Commit ca3d2b50 authored by Amherst College's avatar Amherst College
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2022-06-08 catalog automated update

parent ca1cc511
<?xml version="1.0" encoding="UTF-8"?>
<!-- Amherst College Course Catalog Data for Five College Cross Registration-->
<!-- Date: Tue Jun 7 04:00:02 2022 Term: 2223F -->
<!-- Date: Wed Jun 8 04:00:02 2022 Term: 2223F -->
<ROOT>
<SECTION>
<SECTION_ID>AMST-203-01-2223F</SECTION_ID>
......@@ -10399,43 +10399,6 @@
<SMITH_TOT>0</SMITH_TOT>
<UMASS_TOT>0</UMASS_TOT>
</SECTION>
<SECTION>
<SECTION_ID>ENGL-113-01-2223F</SECTION_ID>
<SUBJECT>ENGL</SUBJECT>
<SUBJECT_NAME>English</SUBJECT_NAME>
<COURSE_NUMBER>113</COURSE_NUMBER>
<SECTION_NUMBER>01</SECTION_NUMBER>
<TITLE>Writing Human Rights</TITLE>
<CREDITS>4</CREDITS>
<VAR_CREDIT />
<VAR_CREDIT_COMMENTS />
<YEAR>2022</YEAR>
<SEMESTER>F</SEMESTER>
<INSTRUCTOR>Kristina H. Reardon</INSTRUCTOR>
<TYPE />
<MEETING_INFO>MWF 02:00 PM-02:50 PM</MEETING_INFO>
<LOCATION />
<COMMENTS />
<INSTRUCTOR_PERM>Y</INSTRUCTOR_PERM>
<DESCRIPTION>&lt;p&gt;This course explores human rights rhetoric through readings of a range of non-fiction briefs, academic articles, and reportage, alongside fictional works. It asks students, through critical writing, to come to terms with our responsibilities as global citizens for upholding a culture of dignity in our world. Together, we will examine the way that authors use the written word to push readers to empathize with others, reflect on the past, learn about injustices, and imagine new realities&amp;ndash;as we do the same in our own writing. We will pay close attention to the way that writers build arguments, use evidence, organize texts, and edit their own work, with an eye on developing strategies for using these skills in class assignments, and transferring them to other classes as well. Through writing projects that analyze, challenge, and extend authors&amp;rsquo; arguments about the universality of human rights and the pursuit of social and racial justice, we will evaluate the ways that words fuel and mitigate conflict&amp;ndash;in both productive and destructive ways.&lt;/p&gt;&lt;p&gt;Preference given to first-year Amherst College students. Limited to 12 students. Fall semester. Lecturer Reardon.&lt;/p&gt;</DESCRIPTION>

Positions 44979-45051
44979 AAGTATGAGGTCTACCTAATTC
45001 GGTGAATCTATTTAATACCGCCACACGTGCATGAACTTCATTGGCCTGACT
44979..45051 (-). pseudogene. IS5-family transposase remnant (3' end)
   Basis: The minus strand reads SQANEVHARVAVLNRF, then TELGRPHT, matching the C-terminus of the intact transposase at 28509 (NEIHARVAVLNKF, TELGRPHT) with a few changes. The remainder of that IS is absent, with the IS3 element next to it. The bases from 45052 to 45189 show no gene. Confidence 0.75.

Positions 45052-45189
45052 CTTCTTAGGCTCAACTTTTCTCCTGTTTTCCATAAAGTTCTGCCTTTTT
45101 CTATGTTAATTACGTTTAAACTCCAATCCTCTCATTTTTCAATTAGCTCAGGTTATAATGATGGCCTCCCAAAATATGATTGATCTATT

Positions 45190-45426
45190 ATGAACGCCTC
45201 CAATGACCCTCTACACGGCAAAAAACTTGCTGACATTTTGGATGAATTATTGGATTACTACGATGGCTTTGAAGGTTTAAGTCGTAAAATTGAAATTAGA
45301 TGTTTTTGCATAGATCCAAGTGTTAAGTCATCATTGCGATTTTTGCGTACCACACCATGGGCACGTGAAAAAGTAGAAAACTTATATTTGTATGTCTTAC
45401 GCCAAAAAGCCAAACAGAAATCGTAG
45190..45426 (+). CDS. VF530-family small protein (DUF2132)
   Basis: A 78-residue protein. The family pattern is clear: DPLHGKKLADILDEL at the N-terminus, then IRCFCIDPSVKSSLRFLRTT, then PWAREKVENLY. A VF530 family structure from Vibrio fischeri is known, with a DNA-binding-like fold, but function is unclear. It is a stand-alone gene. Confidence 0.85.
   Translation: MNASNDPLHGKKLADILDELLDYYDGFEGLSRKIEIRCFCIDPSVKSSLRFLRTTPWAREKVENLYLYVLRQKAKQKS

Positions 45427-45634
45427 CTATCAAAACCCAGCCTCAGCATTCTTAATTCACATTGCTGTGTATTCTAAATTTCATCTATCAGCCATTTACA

<INSTRUCTOR_EMAIL>kreardon@amherst.edu</INSTRUCTOR_EMAIL>
<INSTITUTION>A</INSTITUTION>
<URL />
<STATUS>A</STATUS>
<STATUS_DATE />
<LINKED_COURSE />
<LINKED_COURSE_COMMENTS />
<ACADEMIC_LEVEL>UG</ACADEMIC_LEVEL>
<FIVECOLLEGE_SECTION_ID>113-01</FIVECOLLEGE_SECTION_ID>
<LIMIT_TO_HOME_STUDENTS>N</LIMIT_TO_HOME_STUDENTS>
<CROSS_LISTED_SECTION_ID />
<COURSE_ENROLLMENT_TOT>0</COURSE_ENROLLMENT_TOT>
<AMHERST_TOT>0</AMHERST_TOT>
<HAMPSHIRE_TOT>0</HAMPSHIRE_TOT>
<MTHOLYOKE_TOT>0</MTHOLYOKE_TOT>
<SMITH_TOT>0</SMITH_TOT>
<UMASS_TOT>0</UMASS_TOT>
</SECTION>
<SECTION>
<SECTION_ID>ENGL-115-01-2223F</SECTION_ID>
<SUBJECT>ENGL</SUBJECT>
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